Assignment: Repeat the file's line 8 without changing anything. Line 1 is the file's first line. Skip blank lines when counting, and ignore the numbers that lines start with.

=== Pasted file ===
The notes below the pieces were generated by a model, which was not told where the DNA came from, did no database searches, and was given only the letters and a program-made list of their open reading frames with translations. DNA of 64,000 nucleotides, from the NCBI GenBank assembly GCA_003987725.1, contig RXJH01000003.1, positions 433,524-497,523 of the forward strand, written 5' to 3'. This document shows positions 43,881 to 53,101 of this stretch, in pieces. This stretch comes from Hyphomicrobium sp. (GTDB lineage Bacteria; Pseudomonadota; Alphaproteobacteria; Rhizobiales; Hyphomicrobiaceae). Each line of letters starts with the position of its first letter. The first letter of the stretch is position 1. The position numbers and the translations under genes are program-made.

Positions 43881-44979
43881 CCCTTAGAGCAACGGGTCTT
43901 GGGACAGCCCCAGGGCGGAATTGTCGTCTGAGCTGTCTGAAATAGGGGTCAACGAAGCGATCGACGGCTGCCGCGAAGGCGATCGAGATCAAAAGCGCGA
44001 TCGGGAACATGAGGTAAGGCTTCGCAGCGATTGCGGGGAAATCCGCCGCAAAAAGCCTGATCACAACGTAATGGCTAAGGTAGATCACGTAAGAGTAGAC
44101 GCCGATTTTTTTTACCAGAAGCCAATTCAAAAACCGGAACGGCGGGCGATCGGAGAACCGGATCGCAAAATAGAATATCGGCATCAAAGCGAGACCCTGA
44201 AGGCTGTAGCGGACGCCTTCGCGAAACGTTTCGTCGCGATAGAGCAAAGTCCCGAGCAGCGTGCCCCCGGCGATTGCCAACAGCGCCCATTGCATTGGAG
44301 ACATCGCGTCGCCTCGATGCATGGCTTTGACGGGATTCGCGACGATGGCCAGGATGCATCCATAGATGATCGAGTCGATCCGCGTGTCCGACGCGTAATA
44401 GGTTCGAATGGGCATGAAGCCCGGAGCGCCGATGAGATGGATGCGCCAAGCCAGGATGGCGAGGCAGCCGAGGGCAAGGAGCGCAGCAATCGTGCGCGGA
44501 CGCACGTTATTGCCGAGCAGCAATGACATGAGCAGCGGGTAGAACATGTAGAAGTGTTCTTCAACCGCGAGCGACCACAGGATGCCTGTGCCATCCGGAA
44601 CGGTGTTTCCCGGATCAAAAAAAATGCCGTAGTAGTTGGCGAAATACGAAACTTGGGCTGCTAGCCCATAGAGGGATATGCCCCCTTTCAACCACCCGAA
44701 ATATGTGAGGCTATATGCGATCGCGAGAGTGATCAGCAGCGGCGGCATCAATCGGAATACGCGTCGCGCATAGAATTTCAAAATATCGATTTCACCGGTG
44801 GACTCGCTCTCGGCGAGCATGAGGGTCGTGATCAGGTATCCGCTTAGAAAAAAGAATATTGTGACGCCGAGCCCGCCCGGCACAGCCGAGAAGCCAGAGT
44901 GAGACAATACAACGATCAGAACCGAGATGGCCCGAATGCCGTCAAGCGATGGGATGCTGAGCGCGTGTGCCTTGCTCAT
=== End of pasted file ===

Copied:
44301 ACATCGCGTCGCCTCGATGCATGGCTTTGACGGGATTCGCGACGATGGCCAGGATGCATCCATAGATGATCGAGTCGATCCGCGTGTCCGACGCGTAATA